RCP report highlights concerns over patient safety

Access to the full content of this site is available only to registered healthcare professionals. Register to read more

Increasing pressures on the NHS have raised doctors’ concerns over the ability of the service to deliver safe patient care in the next 12 months, a report reveals.

A survey of over 2,100 doctors, conducted by the Royal College of Physicians (RCP), found that more than half of doctors believed patient safety had deteriorated over the last year, and one-third reported that the quality of care had fallen.

Four out of five doctors reported rising demand for services, staffing shortages within their teams, and demoralization of the workforce.

Results of the survey were reported at the RCP annual conference. Professor Jane Dacre, RCP President, said: ‘The physicians I know, and I include myself, are optimistic, positive, can-do people who produce work-round solutions to intransigent problems. However, they are being pushed to their limits and no longer are optimistic about the future.

‘We worry that there are inherent safety risks in a hospital running at full or over capacity, from an increase in hospital acquired infections to the impact of burnout from overworked staff.’

Shortages in the medical workforce are an issue in primary care as well as in hospitals, the RCP report acknowledges. It says: ‘The UK does not train enough doctors, and hospital teams are under increasing pressure from staffing gaps. We need to ensure that overall training numbers are sufficient to deliver enough doctors across all parts of the medical workforce, from GPs to physicians.’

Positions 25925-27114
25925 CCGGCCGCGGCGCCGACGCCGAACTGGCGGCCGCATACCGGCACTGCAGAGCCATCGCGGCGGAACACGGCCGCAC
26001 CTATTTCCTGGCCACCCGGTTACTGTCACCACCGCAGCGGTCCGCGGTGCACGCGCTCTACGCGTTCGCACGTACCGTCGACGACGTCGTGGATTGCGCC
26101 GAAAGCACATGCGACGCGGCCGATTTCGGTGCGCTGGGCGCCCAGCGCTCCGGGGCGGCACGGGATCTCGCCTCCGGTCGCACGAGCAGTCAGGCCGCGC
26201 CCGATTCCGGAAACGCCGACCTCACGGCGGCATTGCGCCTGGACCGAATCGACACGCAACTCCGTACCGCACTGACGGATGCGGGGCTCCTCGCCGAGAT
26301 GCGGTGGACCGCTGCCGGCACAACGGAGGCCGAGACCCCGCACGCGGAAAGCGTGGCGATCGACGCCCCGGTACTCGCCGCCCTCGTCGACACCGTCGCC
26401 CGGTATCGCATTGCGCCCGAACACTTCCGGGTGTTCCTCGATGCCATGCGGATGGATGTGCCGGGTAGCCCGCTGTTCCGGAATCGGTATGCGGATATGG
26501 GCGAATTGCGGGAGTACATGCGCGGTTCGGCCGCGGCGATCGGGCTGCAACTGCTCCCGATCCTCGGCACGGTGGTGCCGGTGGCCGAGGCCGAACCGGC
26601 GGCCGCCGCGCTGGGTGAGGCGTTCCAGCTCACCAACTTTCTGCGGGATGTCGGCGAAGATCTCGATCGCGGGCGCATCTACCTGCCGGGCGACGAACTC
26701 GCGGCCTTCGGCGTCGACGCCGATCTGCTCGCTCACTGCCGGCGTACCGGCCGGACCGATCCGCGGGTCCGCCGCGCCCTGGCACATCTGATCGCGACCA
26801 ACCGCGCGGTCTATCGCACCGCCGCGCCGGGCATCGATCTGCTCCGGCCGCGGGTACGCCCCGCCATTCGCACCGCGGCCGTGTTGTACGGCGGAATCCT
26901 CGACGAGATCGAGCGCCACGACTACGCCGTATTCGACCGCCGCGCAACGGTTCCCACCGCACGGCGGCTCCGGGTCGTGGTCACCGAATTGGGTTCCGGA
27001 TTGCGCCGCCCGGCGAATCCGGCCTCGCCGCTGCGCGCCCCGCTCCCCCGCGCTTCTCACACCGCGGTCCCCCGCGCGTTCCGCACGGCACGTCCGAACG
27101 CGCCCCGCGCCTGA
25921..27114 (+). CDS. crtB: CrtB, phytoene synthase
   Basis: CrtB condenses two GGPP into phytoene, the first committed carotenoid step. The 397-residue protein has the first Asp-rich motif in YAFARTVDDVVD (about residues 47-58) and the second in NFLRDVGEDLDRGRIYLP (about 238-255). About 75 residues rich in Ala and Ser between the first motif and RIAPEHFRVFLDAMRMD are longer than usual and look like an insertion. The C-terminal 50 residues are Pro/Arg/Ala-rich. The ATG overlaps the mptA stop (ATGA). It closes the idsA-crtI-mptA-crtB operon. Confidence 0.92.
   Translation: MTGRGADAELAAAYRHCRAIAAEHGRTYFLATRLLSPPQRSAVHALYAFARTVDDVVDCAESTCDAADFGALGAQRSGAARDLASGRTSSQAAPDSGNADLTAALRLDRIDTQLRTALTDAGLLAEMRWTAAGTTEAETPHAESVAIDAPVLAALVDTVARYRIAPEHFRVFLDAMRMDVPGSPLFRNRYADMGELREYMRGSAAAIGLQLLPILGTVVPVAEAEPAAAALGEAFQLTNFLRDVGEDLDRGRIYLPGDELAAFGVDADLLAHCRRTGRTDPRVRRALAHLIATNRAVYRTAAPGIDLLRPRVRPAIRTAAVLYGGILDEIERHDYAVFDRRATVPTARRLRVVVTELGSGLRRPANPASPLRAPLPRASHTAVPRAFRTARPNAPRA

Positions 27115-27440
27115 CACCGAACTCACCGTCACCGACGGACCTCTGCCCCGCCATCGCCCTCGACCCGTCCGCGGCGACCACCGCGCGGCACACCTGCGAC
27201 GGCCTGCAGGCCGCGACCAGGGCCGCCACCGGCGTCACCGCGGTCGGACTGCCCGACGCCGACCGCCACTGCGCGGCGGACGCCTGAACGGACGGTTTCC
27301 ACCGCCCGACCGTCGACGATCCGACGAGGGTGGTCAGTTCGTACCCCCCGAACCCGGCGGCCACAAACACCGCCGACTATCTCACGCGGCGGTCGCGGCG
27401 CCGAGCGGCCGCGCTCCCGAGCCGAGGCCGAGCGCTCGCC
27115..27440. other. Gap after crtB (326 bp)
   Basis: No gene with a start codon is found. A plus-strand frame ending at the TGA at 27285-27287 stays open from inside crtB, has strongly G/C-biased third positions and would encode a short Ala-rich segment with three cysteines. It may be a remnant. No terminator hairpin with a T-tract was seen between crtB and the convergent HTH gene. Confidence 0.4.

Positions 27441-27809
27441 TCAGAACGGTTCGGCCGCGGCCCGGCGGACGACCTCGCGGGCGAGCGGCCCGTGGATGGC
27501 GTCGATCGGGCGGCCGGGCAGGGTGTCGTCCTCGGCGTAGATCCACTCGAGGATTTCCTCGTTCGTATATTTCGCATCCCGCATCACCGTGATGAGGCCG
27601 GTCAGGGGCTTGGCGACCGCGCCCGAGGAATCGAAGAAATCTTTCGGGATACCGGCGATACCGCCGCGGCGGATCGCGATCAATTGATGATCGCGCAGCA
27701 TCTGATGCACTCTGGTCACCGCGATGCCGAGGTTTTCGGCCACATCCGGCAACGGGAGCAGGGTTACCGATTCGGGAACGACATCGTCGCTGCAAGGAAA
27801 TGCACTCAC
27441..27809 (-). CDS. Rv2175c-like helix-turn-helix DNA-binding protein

A separate poll of more than 2,000 nurses, GPs and hospital doctors across the UK, conducted by Wilmington Healthcare UK, found that two-thirds reported that continuous and ‘demoralizing’ national changes in NHS workforce planning that had occurred since 2000 were to blame for staff retention problems in the NHS.

Key factors cited by respondents as adversely affecting the NHS’ ability to retain staff were low morale and poor pay and rewards.

In recent years, changes in NHS workforce planning said to have affected staff retention included the establishment of primary care trusts, workforce development confederations and strategic health authorities, all of which have since been abolished.

Gareth Thomas, Managing Director of Wilmington Healthcare, said: ‘The results of our survey are of particular concern as the planned introduction of STPs in April 2017 is set to bring the biggest shake-up to NHS services since the publication of the Five Year Forward View.

‘It is clear that urgent action must be taken to support staff and help them manage the huge changes that are envisaged.’